This year wasted no time in presenting us with a fresh new YouTube controversy. This time, the platform's star creator Logan Paul was the subject of a scandal, after he uploaded a video featuring a dead body.
We asked our panel of Viral Visionaries what they think the result of Logan Paul's actions will be, and is it possible that we are becoming desensitised to extreme behaviour online?
If you'd like to have your opinion featured in our Viral Visionaries, email our editor at [email protected]
Competition among the top YouTube creators has become so fierce that influencers have gone to extreme lengths to garner the most amount of views.
While it is important for influencers to have creative freedom or to feel comfortable experimenting with new and exciting ideas, creators have to be wary of their responsibility as well.
Pushing boundaries will get them their desired views, but crossing them can only lead to public vitriol, as with the current situation. Logan has put YouTube in the precarious position of having to monitor its stars.
However, Logan’s actions can hopefully serve as an important lesson for other creators. In today’s clickbait world, an influencer's reach can extend far beyond his/her fans; these popular influencers must realize that their chosen words and actions will have a lasting impact on those around them.
As Influencer Marketing professionals, this only reaffirms the importance of knowing and learning which talents to work with so as to represent our clients' brands in the most positive light.
I think that Youtube will be proactively monitoring larger channels as they upload. If the victim was American, the situation would have been much worse for YouTube in regards to community uproar and/or lawsuits.
They are definitely going to become a bit more strict on what's uploaded for the next year.
The main question that should be raised is: What other content is flying under the radar if this massive channel went unflagged for a half a million views.
We have become a bit desensitised to extreme content but I think in this particular situation it was moreseen as 'Fake News' I would have assumed that it was a sick joke rather than an actual corpse.
Philip Hickey is a former professional basketball player turned award-winning marketeer. Currently, he is responsible for marketing and communications at Seriously.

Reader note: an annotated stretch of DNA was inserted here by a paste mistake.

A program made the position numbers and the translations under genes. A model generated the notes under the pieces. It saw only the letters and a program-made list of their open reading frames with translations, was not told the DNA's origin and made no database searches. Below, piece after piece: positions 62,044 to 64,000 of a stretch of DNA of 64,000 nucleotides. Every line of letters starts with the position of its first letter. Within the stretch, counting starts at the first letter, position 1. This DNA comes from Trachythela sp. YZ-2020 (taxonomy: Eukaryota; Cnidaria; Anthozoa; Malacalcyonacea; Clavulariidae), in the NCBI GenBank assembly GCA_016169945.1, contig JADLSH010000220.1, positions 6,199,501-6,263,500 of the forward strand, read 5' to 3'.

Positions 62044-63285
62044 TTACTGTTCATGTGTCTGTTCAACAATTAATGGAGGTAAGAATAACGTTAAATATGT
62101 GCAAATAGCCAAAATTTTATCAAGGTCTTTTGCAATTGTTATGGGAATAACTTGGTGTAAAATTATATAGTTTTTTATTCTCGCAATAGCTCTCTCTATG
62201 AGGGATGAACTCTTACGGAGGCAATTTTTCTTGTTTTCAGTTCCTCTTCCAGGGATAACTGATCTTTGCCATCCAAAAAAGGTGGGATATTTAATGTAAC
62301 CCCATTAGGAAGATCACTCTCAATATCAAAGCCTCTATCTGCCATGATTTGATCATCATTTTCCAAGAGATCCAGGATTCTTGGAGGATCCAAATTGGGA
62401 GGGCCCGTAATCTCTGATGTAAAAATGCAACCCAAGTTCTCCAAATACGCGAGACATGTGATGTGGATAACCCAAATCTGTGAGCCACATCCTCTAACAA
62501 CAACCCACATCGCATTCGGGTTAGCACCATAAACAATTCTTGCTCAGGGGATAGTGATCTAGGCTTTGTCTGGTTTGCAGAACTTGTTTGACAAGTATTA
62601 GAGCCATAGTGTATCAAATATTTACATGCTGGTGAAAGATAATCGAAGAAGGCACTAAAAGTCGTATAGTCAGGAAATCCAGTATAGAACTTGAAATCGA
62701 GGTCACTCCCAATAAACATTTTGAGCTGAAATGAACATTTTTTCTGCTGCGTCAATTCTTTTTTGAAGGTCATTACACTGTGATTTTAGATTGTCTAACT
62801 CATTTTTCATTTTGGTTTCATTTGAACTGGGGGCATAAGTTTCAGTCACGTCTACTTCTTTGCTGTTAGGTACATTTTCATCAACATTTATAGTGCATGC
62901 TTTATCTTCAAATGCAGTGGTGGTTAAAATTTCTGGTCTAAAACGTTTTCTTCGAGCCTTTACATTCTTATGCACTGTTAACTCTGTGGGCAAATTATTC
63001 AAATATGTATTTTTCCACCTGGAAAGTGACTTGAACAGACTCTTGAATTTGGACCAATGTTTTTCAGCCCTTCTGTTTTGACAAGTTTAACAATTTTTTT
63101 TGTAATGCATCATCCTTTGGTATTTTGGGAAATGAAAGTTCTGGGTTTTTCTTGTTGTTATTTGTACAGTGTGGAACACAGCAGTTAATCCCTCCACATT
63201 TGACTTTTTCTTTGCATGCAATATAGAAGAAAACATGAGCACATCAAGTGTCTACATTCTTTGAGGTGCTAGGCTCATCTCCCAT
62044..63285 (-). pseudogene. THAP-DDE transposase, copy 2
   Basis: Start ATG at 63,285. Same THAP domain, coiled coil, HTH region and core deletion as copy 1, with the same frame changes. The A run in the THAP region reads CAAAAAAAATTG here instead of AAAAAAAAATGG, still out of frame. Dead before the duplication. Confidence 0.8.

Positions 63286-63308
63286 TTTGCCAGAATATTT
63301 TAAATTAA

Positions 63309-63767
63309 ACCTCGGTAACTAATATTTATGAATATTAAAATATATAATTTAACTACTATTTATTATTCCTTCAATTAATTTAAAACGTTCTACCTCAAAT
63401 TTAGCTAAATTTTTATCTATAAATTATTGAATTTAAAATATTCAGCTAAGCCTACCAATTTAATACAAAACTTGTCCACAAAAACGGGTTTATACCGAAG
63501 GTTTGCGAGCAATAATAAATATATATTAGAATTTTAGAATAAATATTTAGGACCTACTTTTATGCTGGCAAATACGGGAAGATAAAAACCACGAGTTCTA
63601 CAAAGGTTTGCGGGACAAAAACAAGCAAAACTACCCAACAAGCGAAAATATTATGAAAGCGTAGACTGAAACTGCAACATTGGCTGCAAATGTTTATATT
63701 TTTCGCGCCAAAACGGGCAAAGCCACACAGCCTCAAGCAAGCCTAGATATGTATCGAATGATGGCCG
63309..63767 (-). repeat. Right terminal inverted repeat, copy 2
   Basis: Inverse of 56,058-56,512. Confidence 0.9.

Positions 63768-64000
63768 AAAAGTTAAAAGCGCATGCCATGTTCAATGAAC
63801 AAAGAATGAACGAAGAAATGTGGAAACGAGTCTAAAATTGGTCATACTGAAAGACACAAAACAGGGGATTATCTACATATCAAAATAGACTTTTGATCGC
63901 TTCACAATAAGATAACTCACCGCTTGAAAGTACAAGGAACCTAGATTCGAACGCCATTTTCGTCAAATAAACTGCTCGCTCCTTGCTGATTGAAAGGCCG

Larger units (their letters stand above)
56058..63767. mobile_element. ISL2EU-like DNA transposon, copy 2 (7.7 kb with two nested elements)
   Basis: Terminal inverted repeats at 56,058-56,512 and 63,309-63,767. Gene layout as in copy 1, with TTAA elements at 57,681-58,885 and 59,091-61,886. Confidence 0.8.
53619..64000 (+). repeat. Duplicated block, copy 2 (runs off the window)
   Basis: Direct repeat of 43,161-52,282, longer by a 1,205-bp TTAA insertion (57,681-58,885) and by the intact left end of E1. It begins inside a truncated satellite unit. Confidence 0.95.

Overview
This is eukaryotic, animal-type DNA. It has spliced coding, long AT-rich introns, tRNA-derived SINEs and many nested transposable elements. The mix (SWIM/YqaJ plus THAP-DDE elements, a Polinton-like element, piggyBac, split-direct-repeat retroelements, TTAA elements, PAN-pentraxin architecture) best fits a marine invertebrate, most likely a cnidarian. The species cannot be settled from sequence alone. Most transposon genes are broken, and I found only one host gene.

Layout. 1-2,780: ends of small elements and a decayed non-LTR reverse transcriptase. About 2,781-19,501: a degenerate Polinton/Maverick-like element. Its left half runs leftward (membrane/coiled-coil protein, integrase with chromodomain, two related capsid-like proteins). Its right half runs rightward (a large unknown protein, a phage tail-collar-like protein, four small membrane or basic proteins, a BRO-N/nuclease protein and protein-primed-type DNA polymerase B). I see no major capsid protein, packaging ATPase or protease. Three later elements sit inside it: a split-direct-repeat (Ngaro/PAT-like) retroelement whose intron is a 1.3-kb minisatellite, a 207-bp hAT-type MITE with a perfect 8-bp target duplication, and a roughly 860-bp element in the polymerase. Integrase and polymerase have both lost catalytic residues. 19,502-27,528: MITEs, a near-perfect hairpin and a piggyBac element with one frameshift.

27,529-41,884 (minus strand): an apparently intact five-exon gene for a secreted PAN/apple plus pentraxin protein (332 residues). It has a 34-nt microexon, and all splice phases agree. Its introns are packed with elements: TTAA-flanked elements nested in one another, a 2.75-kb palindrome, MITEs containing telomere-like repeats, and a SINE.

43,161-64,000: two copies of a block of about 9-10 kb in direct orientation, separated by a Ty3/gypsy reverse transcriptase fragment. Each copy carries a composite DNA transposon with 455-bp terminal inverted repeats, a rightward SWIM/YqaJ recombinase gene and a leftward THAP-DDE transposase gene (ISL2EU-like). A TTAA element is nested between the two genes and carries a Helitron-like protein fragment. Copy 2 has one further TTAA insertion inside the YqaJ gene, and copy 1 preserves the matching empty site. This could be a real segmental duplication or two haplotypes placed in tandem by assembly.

It feels like we say “policies need to be in place so something like this doesn’t happen again” more frequently these days. The recent episode with the Logan Paul YouTube video is no exception.
This circumstance highlights the responsibility that all social media channels face, as well as the caution brands need to take in the quick-moving world of influencer marketing.
Due to YouTube’s evolution into a prominent media platform, its stars should be held to the same standards as a traditional actors and producers of content. As important it is to encourage and allow for creative freedom, YouTube will need to hold their creators accountable for the content that they produce.
Pascal Clarysse started looking for so-called Growth Hacks a good decade before the buzzword was coined.
Clarysse used to be the marketing driving force at Lik-Sang.com, where he was in charge of relentlessly spotting new trends, waves and magic holes. In recent years, he's served as a marketing consultant for various indie studios, participating in launching mobile games and the occasional Kickstarter campaign.
Sometimes stand-up comedians make a joke in bad taste and get booed instead of getting the laughs they were going for. Sometimes the joke is in such bad taste and so offensive to so many people, that the comedians feel like they need to apologize the next day.
A few of them though have made a policy of never apologizing. The prodigious Dave Chappelle for example. Because it goes with the nature of their craft, he assesses. It comes with the territory. Baseball players try to swing for the fences when they bat, and sometimes it's a home run. Most of the times, they miss the ball.